Thomas Frederick Cheeseman (1846 – 15 October 1923) was a New Zealand botanist and also a naturalist who had a wide-ranging interest in natural history, such that he even described a few species of sea slugs, marine gastropod molluscs. Cheeseman was born at Hull, in Yorkshire on 8th June 1845. Thomas came to New Zealand at the age of eight with his parents on "Artemesia", arriving in Auckland on 4th April 1854. He was educated at Parnell Grammar School and then at St John's College, Auckland. His father, the Rev. Thomas Cheeseman had been a member of the old Auckland Provincial Council.
Cheeseman started studying the flora of New Zealand, and in 1872 he published an accurate and comprehensive account of the plant life of the Waitakere Ranges.
In 1874 he was appointed Secretary of the Auckland Institute and Curator of the (at the time only fairly recently founded) Auckland Museum. Under his curatorship, the museum collections were formed. His botanical studies were valuable not just academically, but also were of importance to agriculture, horticulture, and forestry. He published papers almost every year until his death.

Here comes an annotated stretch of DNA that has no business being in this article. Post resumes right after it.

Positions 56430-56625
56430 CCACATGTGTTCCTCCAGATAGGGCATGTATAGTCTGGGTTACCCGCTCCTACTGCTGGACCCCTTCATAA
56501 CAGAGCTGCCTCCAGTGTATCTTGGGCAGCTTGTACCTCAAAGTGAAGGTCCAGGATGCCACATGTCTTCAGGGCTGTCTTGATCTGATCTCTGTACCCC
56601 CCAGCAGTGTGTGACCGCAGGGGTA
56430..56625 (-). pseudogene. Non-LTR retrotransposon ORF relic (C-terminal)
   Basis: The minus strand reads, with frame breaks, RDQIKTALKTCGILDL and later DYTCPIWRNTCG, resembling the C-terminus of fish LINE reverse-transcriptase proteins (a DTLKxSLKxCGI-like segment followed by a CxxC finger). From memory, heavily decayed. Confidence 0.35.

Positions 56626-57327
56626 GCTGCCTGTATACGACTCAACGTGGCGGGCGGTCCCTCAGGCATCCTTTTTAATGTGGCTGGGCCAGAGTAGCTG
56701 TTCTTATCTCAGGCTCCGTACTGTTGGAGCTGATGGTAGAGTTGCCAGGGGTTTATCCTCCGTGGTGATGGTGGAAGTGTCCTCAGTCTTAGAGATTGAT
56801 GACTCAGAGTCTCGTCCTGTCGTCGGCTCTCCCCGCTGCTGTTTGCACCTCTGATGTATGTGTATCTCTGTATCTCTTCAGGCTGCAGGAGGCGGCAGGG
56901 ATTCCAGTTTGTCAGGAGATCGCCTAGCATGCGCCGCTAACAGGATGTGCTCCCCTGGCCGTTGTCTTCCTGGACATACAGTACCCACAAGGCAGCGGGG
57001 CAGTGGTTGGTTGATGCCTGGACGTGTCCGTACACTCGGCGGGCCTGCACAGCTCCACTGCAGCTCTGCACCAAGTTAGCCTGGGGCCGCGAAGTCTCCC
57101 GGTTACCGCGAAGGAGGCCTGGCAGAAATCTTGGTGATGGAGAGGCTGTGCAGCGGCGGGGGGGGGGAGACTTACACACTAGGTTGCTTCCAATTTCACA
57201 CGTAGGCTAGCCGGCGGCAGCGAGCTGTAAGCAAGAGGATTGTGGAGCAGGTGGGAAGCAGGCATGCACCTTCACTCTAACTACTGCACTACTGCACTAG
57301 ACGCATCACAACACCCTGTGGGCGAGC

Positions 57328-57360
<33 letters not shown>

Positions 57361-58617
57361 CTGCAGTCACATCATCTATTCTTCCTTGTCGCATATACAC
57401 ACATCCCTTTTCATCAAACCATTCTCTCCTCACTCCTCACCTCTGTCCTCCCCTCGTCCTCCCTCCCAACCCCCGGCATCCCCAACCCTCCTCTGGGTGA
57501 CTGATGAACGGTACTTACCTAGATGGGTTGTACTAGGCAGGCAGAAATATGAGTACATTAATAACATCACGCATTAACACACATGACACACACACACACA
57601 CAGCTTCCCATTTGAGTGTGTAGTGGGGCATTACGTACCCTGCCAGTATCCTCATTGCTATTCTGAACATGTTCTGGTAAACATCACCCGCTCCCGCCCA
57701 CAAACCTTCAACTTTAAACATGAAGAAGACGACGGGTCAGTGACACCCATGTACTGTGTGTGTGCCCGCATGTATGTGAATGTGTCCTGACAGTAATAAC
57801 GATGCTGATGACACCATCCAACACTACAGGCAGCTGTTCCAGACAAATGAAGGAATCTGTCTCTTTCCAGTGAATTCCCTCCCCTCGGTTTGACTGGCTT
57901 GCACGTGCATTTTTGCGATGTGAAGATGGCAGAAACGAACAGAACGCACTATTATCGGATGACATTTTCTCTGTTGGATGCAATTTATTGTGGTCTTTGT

When Cheeseman's research began, the botany of New Zealand was quite poorly known. Cheeseman made many collecting trips including areas such as the Nelson Provincial District, the Kermadec and Three Kings Islands, and the area from Mangonui to the far north. He sometimes traveled with his friend Mr. J. Adams, of the Thames High School, after whom he named the species Senecio adamsii and Elytranthe adamsii.
Cheeseman also visited Polynesia. He published in the Transactions of the Linnean Society a full account of the flora of Rarotonga, the chief island of the Cook Group.